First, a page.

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Administration Sidelines Federal Biologists Who Could Stand in Way of More Water for Calif. Farmers

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The Trump Administration is proposing to send more water to Central Valley farms through the Sacramento-San Joaquin Delta. (Ken James / California Department of Water Resources)

After rushing forward on a plan to send more water to California’s Central Valley, the Trump Administration has unexpectedly hit the brakes and ordered the work already done by federal scientists to be completed by a different team.

Just days before federal biologists were set to release new rules governing the future of endangered salmon and drinking water for two-thirds of Californians, the administration replaced them with an almost entirely new group of lawyers, administrators and biologists to “refine” and “improve” the rules, according to an email obtained by KQED.

Environmental groups said the Department of the Interior is interfering with the science and that bringing in a new team to re-write the scientific documents was, to their knowledge, unprecedented.

“This is an outrageous assault on California’s fish and wildlife, and the thousands of fishing jobs that depend on their health,” said Doug Obegi of the Natural Resources Defense Council.

Federal biologists in two wildlife agencies, NOAA Fisheries and the U.S. Fish and Wildlife Service, have been analyzing the Bureau of Reclamation’s water plan, as required by law.


They must ensure it doesn’t drive threatened species, like endangered salmon and delta smelt, to extinction. If the plan jeopardizes the future of endangered fish, these biologists are required to put limits on it, like restricting how much water can be pumped to farms from the state’s rivers.

“We believe the record will ultimately show that the Trump Administration simply didn’t like the truth, and so they’re taking steps to replace their own staff who told the truth with new staff who will give them an answer they want to hear,” said John McManus, president of the Golden Gate Salmon Association.

The U.S. Fish and Wildlife service declined an interview but responded in an email to questions about the purpose of the delay.

“This is about taking the time we need to ensure we get this right,” said Paul Souza, regional director at the U.S. Fish and Wildlife Service. “The decision was made to bring in a mix of additional expertise in science, law, policy and regulation to help our local representatives work through finalizing the biological opinions and to help ensure the highest quality of our respective biological opinions and underlying individual agency decisions.”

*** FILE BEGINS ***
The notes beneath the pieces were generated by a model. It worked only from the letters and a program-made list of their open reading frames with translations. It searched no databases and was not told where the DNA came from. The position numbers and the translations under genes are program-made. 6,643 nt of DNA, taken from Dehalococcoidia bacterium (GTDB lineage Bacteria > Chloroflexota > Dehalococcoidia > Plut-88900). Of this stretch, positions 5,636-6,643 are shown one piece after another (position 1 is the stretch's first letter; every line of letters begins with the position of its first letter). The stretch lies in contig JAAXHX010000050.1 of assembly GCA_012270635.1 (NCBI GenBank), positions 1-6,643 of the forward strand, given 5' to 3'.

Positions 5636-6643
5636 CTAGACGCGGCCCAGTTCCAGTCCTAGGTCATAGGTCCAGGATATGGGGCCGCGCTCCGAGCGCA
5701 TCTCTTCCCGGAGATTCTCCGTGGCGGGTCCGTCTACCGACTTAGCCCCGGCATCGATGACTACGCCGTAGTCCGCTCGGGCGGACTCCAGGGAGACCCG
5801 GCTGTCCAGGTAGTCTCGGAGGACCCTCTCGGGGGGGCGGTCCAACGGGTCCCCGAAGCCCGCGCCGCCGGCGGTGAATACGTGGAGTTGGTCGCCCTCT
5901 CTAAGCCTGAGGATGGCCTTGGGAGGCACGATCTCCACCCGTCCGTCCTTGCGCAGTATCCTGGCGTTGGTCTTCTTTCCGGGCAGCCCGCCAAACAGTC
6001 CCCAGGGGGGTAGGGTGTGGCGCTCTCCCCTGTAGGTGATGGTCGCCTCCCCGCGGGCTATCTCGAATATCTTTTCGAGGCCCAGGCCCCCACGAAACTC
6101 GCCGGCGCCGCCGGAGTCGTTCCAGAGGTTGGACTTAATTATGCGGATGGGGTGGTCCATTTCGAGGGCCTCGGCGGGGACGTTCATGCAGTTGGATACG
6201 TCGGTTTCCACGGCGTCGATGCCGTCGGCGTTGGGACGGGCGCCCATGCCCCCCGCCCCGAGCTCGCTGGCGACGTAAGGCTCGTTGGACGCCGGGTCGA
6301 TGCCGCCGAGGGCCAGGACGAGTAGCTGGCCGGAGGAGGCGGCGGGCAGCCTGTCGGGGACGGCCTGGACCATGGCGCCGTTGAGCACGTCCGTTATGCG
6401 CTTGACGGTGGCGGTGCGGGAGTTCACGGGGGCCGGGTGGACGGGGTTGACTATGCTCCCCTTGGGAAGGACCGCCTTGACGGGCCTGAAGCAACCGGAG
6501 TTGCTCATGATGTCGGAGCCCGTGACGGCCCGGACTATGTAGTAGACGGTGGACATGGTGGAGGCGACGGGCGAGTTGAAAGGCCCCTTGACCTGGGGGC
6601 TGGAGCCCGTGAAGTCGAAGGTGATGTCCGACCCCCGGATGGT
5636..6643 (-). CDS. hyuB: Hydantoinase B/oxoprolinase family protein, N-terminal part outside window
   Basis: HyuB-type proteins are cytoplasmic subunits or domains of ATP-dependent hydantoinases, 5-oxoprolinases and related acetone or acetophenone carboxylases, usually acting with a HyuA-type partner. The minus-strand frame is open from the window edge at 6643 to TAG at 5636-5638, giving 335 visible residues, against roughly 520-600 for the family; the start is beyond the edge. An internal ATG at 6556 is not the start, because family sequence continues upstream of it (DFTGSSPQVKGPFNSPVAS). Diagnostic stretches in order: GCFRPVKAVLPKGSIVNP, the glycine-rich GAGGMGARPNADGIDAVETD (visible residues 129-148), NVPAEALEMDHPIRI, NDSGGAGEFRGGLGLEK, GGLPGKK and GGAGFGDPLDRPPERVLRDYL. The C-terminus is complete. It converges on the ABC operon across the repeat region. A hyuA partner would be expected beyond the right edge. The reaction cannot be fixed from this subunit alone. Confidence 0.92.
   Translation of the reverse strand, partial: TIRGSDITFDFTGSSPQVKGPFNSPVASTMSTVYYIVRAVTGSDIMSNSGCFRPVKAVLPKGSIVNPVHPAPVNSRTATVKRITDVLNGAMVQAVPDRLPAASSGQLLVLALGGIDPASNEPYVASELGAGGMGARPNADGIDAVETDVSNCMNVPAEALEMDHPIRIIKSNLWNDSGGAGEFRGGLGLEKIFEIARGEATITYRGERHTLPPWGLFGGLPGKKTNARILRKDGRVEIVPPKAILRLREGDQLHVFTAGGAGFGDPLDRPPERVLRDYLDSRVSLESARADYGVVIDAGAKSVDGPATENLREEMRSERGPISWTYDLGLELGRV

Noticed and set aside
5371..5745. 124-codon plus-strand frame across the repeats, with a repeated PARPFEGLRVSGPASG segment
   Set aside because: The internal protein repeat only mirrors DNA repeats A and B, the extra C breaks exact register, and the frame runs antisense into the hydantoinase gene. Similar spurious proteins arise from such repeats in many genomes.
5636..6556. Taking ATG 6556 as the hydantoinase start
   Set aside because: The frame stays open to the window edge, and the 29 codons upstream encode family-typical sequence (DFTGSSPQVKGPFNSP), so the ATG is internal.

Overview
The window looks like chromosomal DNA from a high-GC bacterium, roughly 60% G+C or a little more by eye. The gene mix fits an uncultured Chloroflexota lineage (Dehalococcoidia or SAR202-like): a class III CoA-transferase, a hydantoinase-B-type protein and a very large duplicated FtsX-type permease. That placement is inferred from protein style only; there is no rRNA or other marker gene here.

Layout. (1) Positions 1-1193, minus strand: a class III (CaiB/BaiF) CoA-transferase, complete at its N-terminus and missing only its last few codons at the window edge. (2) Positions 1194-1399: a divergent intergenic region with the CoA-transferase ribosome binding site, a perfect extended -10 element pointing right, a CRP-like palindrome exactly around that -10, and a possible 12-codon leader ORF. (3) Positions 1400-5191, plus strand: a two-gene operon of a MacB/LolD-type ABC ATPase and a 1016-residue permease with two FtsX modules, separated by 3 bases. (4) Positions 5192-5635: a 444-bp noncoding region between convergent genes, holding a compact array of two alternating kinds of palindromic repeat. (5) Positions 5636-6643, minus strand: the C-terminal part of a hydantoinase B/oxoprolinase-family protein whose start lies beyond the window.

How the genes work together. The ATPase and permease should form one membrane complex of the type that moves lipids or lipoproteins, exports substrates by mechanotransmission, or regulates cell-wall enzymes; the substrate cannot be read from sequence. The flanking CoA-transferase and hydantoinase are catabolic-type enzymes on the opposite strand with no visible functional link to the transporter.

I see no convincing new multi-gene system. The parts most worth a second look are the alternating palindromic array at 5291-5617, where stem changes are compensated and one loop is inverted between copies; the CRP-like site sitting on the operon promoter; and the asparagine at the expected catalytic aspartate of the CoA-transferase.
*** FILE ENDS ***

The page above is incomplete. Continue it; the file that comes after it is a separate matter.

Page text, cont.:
Souza also wrote that the new team will be “working with” the original team of scientists.

‘We Will Have It Done Very, Very Quickly’

President Trump in October 2018 ordered the incredibly complex rules governing California’s water supply to be drafted faster than ever before.

“We will have it done very, very quickly,” Trump said to members of the California GOP congressional delegation last October, as he signed an executive order. “I hope you enjoy the water that you’re going to have.”

Some see the fingerprints of Interior Secretary David Bernhardt; he is under scrutiny after a February New York Times story reported that shortly after joining the Interior Department in 2017, he directly advocated on behalf of his former employer, the agricultural giant Westlands Water District, to get more water for farmers at the expense of endangered fish, even though federal rules preclude him from lobbying.

The proposed water rules govern a delicate balancing act, determining how much water is pumped to cities and farmland and how much must remain in the Sacramento-San Joaquin Delta ecosystem for threatened wildlife, like endangered salmon. That’s made the rules a target for Central Valley agricultural interests, because in dry years, the rules can limit their water supply.

Under Trump’s new plan, the federal government is proposing to pump more water from the Sacramento-San Joaquin Delta, an estuary that is the hub of the state’s water supply.

According to emails obtained last winter by KQED, NOAA Fisheries scientists were concerned they didn’t have the resources to analyze the plan.

Independent scientific reviewers who evaluated the government’s plan also said the tight timeline hurt their ability to thoroughly vet it, according to other documents obtained by KQED. Several also wrote that the plan could have a devastating impact on fish species.

Nonetheless, in late June, the federal scientists’ analyses, known as “biological opinions,” were nearly complete.

Then in early July, the government called for an unexpected two-month delay. A predominantly new group of 12 federal employees had taken over, made up of lawyers, biologists and staff, several from outside of California.

“We now have the chance to improve these important documents even more,” Souza wrote to the new team in the email obtained by KQED. “These ‘fresh eyes’ — in concert with our local experts — will help ensure the highest quality of our respective documents and ultimate individual agency decisions.”

As part of the two-month extension, the new federal team will seek a new independent scientific review, and, by law, will also seek feedback from the agricultural water districts who use the water.

In late 2018, Souza was designated as the lead official to carry out Trump’s October water memo, which, in addition to imposing a tight deadline, ordered the government “to minimize unnecessary regulatory burdens.”

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